So your objection falls away completely. If I am missing something, do demonstrate with some percentage voting figures.

  5. Yes I think you are missing something. However given that the something is apparent even in your own example and you still don’t see it then I’m not sure I can help.

    Perhaps another way to look at this is to ask why Helen has a choice in the matter. If as you say she has no decision to make then why make her decision voluntary at all? Why not insist that she must effectively be withdraw as soon as it is apparant that she hasn’t won at position one or two and if most of her supporters favour candidate number two (but not if they mostly favour candidate number one) and then recount accordingly? This would preserve her independance and achieve the same electoral result you seem to advocate.

  6. Still no numbers, Terje? The electoral result I “seem to advocate” is the one which best reflects the will of the voters.

    Presumably it would be her own supporters who would insist that she withdraw. But yes, why make her decision voluntary? Why not change the rules of elimination of candidates to make it compulsory in order to obtain the optimum result?

    I suspect the rules cannot be consistently worked out. With three candidates it seems plain but where there were four or more you probably get paradoxes. Voluntary withdrawal would leave it up to the candidates to sort out in any instance. Even with three candidates, it may not be plain for that is the situation people set up to illustrate the “Condorcet paradox”.

    That brings up something I have been wondering about. With multiple candidates, would there be race to withdraw? Or would there deals done between candidates for a certain sequence of withdrawing? Declaration of the outcome would have to be delayed to allow time for negotiation.

  7. Mike numbers won’t help. The solution may be perfect in terms of finding the condorcet winner but so what. If you think finding the condorcet winner is the only important aspect of elections then I think you are missing an awful lot. You seem to be locked into an assumption that we are trying to optimise for one election only. The solution on offer undermines for many minor candidates the perception of being independent third party alternatives. At the next election Helen will be a less viable candidate because of the damage done at the previous election. Ultimately the reform works to further narrow the focus of elections to the two major parties. It is hard for me to see any real benefit in this except in some esoteric mathematical sense. At best it is an interesting academic exercise.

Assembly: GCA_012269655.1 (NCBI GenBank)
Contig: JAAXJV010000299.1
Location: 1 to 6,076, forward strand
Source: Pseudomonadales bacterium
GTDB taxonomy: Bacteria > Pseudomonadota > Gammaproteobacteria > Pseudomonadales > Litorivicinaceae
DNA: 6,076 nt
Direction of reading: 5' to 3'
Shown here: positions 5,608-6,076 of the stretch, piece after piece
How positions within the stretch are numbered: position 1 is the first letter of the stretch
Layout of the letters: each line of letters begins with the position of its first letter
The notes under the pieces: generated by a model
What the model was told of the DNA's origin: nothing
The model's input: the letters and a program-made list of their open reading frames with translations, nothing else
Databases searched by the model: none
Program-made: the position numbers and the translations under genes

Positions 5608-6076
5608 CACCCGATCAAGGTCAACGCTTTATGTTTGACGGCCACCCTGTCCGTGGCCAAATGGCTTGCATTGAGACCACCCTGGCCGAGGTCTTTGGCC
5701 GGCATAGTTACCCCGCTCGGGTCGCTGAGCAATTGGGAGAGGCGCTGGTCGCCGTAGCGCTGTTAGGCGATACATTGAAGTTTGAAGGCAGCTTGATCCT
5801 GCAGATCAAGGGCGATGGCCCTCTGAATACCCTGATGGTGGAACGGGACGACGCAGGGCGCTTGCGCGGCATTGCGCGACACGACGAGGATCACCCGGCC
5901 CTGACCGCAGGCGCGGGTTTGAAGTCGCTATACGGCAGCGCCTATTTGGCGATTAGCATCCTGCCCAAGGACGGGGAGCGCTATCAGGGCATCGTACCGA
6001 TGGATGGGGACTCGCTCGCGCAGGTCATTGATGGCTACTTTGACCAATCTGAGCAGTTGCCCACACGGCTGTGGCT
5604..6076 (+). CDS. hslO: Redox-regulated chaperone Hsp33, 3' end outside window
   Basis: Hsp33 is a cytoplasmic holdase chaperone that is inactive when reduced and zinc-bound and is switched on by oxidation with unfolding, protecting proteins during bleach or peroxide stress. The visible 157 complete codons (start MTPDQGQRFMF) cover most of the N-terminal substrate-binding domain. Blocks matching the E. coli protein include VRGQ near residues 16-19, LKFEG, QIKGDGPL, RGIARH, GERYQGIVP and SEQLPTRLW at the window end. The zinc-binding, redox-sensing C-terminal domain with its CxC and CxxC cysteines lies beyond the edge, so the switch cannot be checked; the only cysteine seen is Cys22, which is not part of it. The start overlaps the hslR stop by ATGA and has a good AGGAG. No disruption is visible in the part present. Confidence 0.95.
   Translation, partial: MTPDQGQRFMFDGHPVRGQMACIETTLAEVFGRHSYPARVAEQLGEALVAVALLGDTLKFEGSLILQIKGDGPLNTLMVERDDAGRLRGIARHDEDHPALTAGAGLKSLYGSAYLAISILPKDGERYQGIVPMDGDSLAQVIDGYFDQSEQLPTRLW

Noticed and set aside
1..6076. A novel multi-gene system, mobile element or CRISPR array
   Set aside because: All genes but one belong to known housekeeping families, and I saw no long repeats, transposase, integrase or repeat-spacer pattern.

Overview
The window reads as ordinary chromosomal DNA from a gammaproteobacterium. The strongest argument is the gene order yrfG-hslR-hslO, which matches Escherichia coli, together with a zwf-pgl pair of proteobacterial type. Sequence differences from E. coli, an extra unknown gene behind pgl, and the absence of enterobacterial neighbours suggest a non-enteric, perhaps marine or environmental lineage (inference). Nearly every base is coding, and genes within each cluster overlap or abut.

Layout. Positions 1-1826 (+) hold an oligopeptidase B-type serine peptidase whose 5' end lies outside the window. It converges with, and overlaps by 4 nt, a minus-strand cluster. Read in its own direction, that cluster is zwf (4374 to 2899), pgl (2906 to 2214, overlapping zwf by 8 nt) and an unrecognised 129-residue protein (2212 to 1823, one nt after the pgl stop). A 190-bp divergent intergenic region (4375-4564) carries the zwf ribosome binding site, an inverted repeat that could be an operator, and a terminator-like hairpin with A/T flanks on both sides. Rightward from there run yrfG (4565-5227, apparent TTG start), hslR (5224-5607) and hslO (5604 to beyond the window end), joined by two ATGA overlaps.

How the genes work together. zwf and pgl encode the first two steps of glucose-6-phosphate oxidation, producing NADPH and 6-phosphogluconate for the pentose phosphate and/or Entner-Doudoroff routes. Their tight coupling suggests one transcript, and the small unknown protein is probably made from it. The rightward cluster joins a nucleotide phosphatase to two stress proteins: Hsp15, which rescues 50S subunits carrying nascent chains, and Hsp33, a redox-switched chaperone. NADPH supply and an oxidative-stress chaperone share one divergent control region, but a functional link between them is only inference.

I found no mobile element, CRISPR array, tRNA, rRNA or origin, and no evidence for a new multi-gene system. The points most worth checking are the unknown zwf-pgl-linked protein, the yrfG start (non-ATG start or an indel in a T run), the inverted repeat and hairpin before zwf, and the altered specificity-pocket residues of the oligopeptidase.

8. So you admit the solution may be perfect. (Did you do a bit of doodling with the numbers?) These comments are up to #34 but it seems the matter rests with my (or JQ’s) resolution at #11 to BobT’s numbers at #3.

    You are concerned for future elections? An election is an understanding that the person elected will be the person most congenial to the electorate (or least uncongenial if you wish). If anyone else is “elected” then the rightful winner has been cheated and not only future elections, but the credibility of the system is undermined. Just look at BobT’s complaint. An electoral system should seek that Condorcet winner, even if it is not always achievable.

    It seems to me that the main reason for standing as a third, fourth, etc candidate (who has no chance of winning) is to dicker over preferences with the two or three main candidates (one of whom will win). Thus the Australian preference system allows smaller groups some influence thereby mitigating the two-party polarisation.

  9. Mike – the solution can’t be perfect in reflecting the will of the voters even within your narrow terms of reference simply because it depends on the voluntary decision of an imperfect candidate. However in the real world context that I’m primarily interested in it is definitely not an improvement. If you could turn voluntary withdrawal into a mandatory rules based withdrawal then it may be a real world improvment but you have indicated that beyond three candidates you have not yet figured out how you would do that. And leaving it to candidates to decide who wins is not reflecting the will of the voters. Witness the senate preference process in Australia and the constant complaints about the way Steve Fielding was elected.